Thursday, February 28, 2013

Should I Join a Free or Fee Based Networking Group? Consider these 4 Points before Joining Either.

The proliferation of networking groups has led to a significant variation in how each is organized. Some organizations charge for participation while others have no fee. This may seem like a benign distinction, but it often leads to a significant difference in infrastructure and therefore varied results for the participants.

Fee based networking groups are normally professionally managed and will either assess a periodic dues for membership or have an a la carte model where each event and service has a fee. In comparison, free networking groups are generally organized to take advantage of free facilities and are run by volunteers. Each model has unique benefits, so it is up to the individual networker to determine which method best serves their need.

As you look to join a new group consider these thoughts regarding fee versus free networking groups. Like most general discussions, there are no absolutes and you with likely find some exceptions to these thoughts.

  1. Organizer motives - Building and sustaining a networking group takes a lot of time and energy. If they are not getting paid, how is the organizer benefiting? Maybe they want to get people into their facility to create awareness and drive referrals or sell product. Are you comfortable with supporting that interest?
  2. Participant obligations - How are you at serving on committees, taking a leadership position or becoming a volunteer? Most free and a few fee networking groups are sustained through volunteerism. While it is an investment, volunteers have additional opportunities to build intimacy with like minded peers.
  3. Leadership variability - Membership and programming often ebbs and flows in direct correlation to the ability and commitment of the current leadership. Just as well known and charismatic leaders can bring organizations to new heights, the installation of lesser leaders can begin a downward spiral.
  4. Member commitment - When you pay for a membership, how does your commitment change? What if the amount is significant? Since networking is best when you are around like minded people. Do you want to be around people who are highly committed or marginally committed?

The question of whether to join free or fee networking is really about determining the value of your time and that of participation. A payment is made in either case. Depending on our choice, we pay with either our time, our money, or our results...or more likely some combination of all three.

Tuesday, January 29, 2013

How to Pick a Networking Group? Answers to the 7 Most Popular Questions

Picking the right group, for many of us, is the foundation of building an effective network. Groups provide a forum and regularity that helps each of us maintain and grow our networks.

Here are answers to the top 7 questions that will help you select a group that is best for you.

  1. Should I join a large group or a small group? All other things being equal, joining a large group versus a small group is better in networking. A large group will have more quality contacts with whom you can meet and build relationships. Joining a large group will also give you more diversity in potential contacts as your business grows. The key, as always, is to focus your efforts.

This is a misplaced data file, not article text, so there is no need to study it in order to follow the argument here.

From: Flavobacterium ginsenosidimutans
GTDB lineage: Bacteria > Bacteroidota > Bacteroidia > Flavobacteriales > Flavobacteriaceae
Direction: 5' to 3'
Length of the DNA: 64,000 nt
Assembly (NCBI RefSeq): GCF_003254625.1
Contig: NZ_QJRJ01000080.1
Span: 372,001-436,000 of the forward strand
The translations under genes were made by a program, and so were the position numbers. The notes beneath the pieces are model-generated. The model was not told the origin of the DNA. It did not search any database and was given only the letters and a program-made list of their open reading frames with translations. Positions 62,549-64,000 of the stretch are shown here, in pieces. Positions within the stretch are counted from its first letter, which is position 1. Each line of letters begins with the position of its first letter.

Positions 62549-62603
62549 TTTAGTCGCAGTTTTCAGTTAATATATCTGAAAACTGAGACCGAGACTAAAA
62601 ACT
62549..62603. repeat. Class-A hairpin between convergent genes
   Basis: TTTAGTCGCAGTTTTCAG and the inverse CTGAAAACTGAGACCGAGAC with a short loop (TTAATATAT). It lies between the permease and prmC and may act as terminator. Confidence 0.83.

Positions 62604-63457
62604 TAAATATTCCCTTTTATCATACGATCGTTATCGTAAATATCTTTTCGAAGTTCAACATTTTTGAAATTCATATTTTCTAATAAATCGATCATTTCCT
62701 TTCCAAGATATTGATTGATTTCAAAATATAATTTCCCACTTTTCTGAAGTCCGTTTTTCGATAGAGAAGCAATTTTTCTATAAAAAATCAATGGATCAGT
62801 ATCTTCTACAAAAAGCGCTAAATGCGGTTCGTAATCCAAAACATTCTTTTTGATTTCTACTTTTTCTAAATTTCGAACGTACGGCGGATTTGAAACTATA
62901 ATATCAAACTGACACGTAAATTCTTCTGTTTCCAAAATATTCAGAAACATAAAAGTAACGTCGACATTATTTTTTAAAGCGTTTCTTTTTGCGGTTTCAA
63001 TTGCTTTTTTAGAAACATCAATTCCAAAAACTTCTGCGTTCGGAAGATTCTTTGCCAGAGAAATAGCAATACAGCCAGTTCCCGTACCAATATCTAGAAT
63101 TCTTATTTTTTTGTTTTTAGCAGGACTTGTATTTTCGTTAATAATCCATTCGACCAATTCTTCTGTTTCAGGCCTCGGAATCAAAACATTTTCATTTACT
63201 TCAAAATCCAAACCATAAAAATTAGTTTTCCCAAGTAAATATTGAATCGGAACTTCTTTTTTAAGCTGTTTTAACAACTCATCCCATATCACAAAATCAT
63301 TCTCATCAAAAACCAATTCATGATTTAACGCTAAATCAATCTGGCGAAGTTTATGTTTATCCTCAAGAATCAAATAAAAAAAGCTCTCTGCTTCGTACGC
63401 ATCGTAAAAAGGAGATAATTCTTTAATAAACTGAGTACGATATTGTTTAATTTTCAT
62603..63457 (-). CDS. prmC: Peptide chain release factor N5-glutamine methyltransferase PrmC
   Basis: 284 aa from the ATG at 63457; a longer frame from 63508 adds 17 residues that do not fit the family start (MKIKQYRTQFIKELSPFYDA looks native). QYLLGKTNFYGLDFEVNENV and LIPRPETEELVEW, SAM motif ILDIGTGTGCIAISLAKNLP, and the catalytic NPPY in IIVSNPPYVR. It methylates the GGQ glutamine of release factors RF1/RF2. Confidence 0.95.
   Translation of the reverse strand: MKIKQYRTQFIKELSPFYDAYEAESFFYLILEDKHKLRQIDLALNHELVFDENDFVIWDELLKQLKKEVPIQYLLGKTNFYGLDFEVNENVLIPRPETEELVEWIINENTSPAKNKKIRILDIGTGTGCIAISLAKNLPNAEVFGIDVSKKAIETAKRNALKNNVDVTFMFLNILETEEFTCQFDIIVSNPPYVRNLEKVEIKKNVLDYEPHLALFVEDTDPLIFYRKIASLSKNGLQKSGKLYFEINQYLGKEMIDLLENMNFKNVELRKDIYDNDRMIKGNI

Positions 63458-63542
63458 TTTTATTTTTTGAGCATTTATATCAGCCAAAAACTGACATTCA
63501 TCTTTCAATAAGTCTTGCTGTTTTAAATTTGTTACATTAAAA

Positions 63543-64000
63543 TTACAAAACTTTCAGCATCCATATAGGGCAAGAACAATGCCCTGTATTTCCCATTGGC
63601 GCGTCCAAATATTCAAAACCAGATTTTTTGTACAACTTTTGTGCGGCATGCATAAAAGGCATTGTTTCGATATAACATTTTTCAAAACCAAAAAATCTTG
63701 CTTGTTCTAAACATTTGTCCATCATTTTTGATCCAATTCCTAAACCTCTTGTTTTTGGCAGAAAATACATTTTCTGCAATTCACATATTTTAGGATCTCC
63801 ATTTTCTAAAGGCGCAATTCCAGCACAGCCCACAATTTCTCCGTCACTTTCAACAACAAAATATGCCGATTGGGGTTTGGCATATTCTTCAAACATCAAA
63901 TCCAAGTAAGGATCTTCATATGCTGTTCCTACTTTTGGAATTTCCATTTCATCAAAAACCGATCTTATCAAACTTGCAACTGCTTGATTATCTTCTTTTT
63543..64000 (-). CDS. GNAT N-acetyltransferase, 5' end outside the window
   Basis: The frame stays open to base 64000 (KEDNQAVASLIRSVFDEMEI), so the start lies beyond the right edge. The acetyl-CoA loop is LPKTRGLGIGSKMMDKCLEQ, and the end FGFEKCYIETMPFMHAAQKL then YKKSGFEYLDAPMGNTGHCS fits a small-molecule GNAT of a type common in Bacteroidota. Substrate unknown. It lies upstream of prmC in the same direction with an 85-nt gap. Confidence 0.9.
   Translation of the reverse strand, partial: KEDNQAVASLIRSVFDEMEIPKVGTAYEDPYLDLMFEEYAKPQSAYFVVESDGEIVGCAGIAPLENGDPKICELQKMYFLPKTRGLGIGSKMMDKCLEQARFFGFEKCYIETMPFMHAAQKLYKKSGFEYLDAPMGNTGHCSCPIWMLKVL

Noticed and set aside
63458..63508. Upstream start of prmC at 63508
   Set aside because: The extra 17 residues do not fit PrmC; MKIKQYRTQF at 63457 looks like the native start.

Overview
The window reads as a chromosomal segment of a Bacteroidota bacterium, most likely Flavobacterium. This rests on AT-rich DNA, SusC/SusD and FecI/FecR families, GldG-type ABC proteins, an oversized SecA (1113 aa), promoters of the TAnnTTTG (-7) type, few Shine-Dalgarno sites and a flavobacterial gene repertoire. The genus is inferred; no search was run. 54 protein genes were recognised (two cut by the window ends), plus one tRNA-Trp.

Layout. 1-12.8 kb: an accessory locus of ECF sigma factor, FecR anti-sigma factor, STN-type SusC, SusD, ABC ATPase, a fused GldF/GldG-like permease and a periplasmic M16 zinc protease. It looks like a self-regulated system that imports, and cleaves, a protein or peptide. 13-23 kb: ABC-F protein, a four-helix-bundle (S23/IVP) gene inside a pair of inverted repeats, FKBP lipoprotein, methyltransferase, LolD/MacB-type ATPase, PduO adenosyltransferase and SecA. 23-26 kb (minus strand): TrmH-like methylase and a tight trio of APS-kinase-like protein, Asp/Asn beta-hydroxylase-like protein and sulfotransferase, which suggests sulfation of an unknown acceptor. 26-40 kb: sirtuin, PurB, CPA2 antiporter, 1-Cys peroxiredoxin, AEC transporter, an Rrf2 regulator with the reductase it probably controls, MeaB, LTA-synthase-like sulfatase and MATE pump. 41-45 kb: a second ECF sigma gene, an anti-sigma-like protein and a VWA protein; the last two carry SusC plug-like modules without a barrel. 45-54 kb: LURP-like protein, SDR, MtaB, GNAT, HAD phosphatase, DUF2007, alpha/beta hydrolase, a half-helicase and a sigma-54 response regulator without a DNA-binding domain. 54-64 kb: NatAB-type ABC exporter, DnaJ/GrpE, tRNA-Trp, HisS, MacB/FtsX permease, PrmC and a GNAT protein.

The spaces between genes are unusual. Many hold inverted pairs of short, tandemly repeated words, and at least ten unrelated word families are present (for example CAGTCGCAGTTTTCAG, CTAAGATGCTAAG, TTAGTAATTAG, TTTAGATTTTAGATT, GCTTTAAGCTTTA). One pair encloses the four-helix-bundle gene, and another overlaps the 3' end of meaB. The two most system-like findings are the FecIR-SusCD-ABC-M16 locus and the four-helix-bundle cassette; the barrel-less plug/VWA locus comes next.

2. Should I join a group that provides content at their meetings or just focuses on networking? The events themselves are just for determining who you should meet outside the event one-on-one. Good content is not only enriching for you, but it also attracts better contacts. Also, good content help provide a steady stream of new potential members into the group, better assuring sustainability.
  3. Should I join a group that meets frequently or less frequently? Everything needs to be in balance. The whole intent of going to networking meetings is to figure out whom to meet with outside of the events. It is important to moderate you event obligations so that you have the time and interest to get together with the contacts that you’re making. Otherwise e you are wasting of potential energy.
  4. Should I join a group that has my prospects or client resources? Networking is about working through one contact to many, not about selling. Approximately 95% of networkers say that their best referrals come from their existing and past clients. If this is the case for you, then participating in a group that predominantly contains professionals who would be excellent resources for your best or prototype client will be most valuable. Building your bullpen of quality resources who can be called in at a time of client need is by far the best way to drive sustainable referrals.
  5. Should I join a group that has accountability requirements or one that is flexible? This really depends on you. For some of us, having a nudge and framework is important. The most important consideration is, “are the rules productive.” Some examples of  unproductive rules include “that if you join our group, you can’t be a part of any other networking organizations” or “that you are not allowed to refer to anyone outside of the group, if the group has a resource in that industry.” Be client and problem centered always.
  6. Should I join an industry group or a general business group? The simple answer is both. Whether to prioritize joining an industry or general group really depends on your business and role. If you’re in sales, your clients will have needs that stretch beyond the industry so both is the right answer. Other roles should be involved in an industry group to continue to broaden their knowledge and contacts, though participating in both types would certainly have benefit.